Despite ongoing regulatory scrutiny, cryptocurrency exchange Kraken is moving forward with plans for its own bank.
"Kraken Bank is very much on track to launch, very soon,” the company’s chief legal officer, Marco Santori, said Monday on the podcast The Scoop.
"We're going to have those pens with the little ball chains. We're going to order thousands of them and attach them to the desks of Wall Street banks everywhere. With our logo," he told podcast host and The Block journalist Frank Chaparro.
Kraken Support backed up Santori’s statements, assuring that Kraken Bank was “not open yet but on its way.”
It’ll be available to existing U.S. clients with “potential international expansion in the future,” Kraken Support tweeted.
The news comes as regulatory scrutiny tightens for the crypto industry as a whole. Kraken last month agreed to shut down its crypto staking-as-a-service program and pay the Securities and Exchange Commission $30 million to settle allegations of securities violations.
Kraken announced it would launch a bank in September 2020, when regulators in Wyoming approved such a move. Kraken Bank, at the time, became the first special-purpose depository institution, focused on digital assets. Like traditional banks, SPDIs receive deposits and conduct activities incidental to the business of banking such as custody, asset servicing, fiduciary asset management, and related activities, according to the Wyoming Division of Banking.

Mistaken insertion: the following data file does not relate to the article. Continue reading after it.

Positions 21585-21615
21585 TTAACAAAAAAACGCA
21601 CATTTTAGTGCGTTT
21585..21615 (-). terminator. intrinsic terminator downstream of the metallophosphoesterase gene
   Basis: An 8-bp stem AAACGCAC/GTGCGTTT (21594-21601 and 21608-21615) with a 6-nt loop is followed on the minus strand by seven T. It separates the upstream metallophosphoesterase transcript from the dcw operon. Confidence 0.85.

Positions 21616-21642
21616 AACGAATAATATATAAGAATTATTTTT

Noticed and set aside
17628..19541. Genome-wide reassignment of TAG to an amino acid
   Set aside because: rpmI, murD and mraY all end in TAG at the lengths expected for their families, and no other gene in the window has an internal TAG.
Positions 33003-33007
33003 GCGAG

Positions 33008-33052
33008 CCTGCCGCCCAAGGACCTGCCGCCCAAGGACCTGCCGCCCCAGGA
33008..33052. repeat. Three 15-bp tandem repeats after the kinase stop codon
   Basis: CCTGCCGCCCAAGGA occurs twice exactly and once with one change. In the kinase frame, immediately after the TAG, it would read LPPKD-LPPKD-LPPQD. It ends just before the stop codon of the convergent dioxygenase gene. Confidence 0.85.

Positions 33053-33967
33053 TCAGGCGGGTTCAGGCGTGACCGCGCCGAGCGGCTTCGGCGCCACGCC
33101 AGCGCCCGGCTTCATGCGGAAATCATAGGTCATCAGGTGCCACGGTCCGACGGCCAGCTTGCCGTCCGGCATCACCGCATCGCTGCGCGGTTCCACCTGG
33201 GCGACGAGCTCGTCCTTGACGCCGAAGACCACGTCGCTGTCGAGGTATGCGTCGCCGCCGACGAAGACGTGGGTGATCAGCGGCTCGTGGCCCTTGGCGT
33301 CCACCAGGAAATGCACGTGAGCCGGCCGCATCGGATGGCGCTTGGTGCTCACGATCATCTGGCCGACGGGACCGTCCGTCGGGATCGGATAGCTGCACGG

SPDIs can’t make loans with customer deposits and they must maintain liquid assets valued at 100% or more of their depository liabilities. Therefore, SPDIs don’t have to be insured by the Federal Deposit Insurance Corp., though they can choose to pursue it.
“From paying bills and receiving salaries in cryptocurrency like Bitcoin to incorporating digital assets into investment and trading portfolios, Kraken Bank will enable Kraken clients in the U.S. to bank seamlessly between digital assets and national currencies,” Kraken wrote on its blog in 2020.
The plan back then was to launch Kraken Bank in phases beginning in the first quarter of 2021, with further steps in 2022.
Kraken did not respond to a Banking Dive inquiry on the hold-up, and Santori didn’t address it on Monday’s podcast.
But it’s no secret that the crypto sector has been in a state of near-constant turmoil in one way or another since spring 2022.
Kraken was among crypto firms to make staff cuts in 2022; and several of Kraken’s competitors, including Voyager Digital, Celsius and FTX have gone bankrupt. The financial uncertainty has called attention to the crypto sector from regulators and lawmakers.
Kraken did not return a request for further comment.